The first “sound clamp” was produced by CNRS researchers in 2016: based on a complex system , which involves placing an object in the air where it was previously placed, this technique causes the object to be picked up from a reflective surface. Although they had already developed such a device last year, this time researchers from the University of Tokyo decided to improve its stability, more precisely once the particle is lifted. Details of their project were published in a study ., made up of emitters and reflectors, which trap a particle and lift it up! This device was recreated all over the world and then improved several times. Unlike
Development of a device called an “sonic gripper” to handle objects without contact. © TMU, YouTube
Evolution of sonic capture, sonic levitation
their device It is based on the use of ultrasonic transducers, i.e. devices that convert the input signal into ultrasound. For the 180 transducers used, the The output was at 40 kHz. At this frequency, the human ear can no longer hear the signal. The whole was placed in the form of a hemispherical lattice, with the objective surrounding the target particle. But how can sound waves “trap” a particle? Everything depends Sound radiation: The They cause stress in the environment in which they propagate.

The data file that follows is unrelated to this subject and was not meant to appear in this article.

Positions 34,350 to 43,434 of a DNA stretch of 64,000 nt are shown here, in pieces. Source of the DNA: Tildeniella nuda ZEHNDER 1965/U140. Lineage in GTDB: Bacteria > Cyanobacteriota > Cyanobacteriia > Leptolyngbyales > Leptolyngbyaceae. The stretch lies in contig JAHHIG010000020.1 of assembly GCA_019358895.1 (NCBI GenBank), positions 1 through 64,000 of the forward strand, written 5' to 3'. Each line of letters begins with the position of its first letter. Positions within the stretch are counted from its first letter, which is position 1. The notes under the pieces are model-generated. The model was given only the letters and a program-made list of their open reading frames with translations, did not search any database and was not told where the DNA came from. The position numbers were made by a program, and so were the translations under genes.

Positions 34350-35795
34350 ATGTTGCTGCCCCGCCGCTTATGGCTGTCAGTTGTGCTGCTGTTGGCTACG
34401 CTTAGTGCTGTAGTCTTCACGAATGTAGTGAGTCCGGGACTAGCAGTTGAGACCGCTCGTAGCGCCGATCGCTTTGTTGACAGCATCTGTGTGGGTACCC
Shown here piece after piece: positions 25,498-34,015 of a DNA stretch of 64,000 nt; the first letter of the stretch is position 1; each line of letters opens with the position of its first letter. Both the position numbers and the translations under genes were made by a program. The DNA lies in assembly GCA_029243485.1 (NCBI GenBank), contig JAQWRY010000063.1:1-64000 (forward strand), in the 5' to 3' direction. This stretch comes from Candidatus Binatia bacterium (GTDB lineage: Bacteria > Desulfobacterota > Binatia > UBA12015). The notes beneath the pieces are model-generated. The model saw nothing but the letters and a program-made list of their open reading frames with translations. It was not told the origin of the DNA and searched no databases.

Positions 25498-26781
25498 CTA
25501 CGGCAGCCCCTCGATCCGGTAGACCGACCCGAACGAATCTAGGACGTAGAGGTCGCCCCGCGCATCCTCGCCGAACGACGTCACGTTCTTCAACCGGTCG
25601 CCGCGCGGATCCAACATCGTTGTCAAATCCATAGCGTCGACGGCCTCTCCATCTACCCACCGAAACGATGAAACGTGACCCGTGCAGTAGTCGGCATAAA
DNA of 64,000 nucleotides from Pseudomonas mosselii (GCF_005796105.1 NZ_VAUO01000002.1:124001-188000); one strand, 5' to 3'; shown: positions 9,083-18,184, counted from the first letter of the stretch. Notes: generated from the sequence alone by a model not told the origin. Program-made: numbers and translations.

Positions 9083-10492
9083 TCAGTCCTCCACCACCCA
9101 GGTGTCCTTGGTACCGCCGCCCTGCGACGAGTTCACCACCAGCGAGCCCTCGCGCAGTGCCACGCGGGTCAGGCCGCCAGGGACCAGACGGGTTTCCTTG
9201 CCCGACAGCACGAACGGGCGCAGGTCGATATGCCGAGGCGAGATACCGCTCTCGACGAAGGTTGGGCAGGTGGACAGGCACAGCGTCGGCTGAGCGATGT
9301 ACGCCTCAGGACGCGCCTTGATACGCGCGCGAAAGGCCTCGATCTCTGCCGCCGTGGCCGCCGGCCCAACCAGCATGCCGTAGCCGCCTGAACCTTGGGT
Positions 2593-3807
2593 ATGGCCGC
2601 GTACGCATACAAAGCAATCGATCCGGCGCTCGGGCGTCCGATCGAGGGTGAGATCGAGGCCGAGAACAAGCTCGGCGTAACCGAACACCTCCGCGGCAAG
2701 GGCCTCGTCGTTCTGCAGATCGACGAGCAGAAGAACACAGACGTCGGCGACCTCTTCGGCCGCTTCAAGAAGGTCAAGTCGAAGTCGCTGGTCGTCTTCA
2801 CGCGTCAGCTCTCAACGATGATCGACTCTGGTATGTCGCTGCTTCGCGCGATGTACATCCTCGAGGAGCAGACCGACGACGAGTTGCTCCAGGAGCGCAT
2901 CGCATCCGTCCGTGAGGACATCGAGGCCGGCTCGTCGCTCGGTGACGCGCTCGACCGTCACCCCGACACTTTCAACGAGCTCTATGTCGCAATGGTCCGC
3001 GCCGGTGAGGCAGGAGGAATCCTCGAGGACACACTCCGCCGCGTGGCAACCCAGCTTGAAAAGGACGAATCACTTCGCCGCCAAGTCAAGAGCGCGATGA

By using or reflecting several sources of the same frequency, or by a single reflection, a so-called standing wave can be produced: a wave consisting of a few points ”“, for which the amplitude remains constant over time, and between these ends of the “stomachs”, the amplitude varies over time instead.
At the level of nodes, the amplitude does not vary. Therefore, a particle can be immobilized at the level of the sonic pressure nodes by adjusting it so that the force exerted by the waves compensates for the gravitational force. Here it is ! For sound clamps, it’s more complicated. Emitters must be tuned to move the particle using continuous variation of the emission frequency. “A particle travels at the ends of a standing wave. Therefore, changing the frequency of the signal from the transducers allows the transmission of a particle., describe the researchers. The nodes are thus moved slightly, and the levitating particle follows these nodes. However, this move is one-sided.
Two methods, “in phase” and “out of phase”, bring the particle to its target
The olig clamp developed by the researchers is based on a hemispherical network . The manipulated particles are on the order of a millimeter and move following the acoustic pressure field created by this network. But within that field, the particle oscillated until they renewed their sonic tweezers: A major concern when shooting objects using sonic radiation force is the reflection effect caused by the sight. As the sound field is disturbed by this reflection, the object cannot be kept stationary. Researchers explain. A problem that scientists have solved “An Impedance and a Phase and Amplitude Control for Excitation of a Network of Transducers”.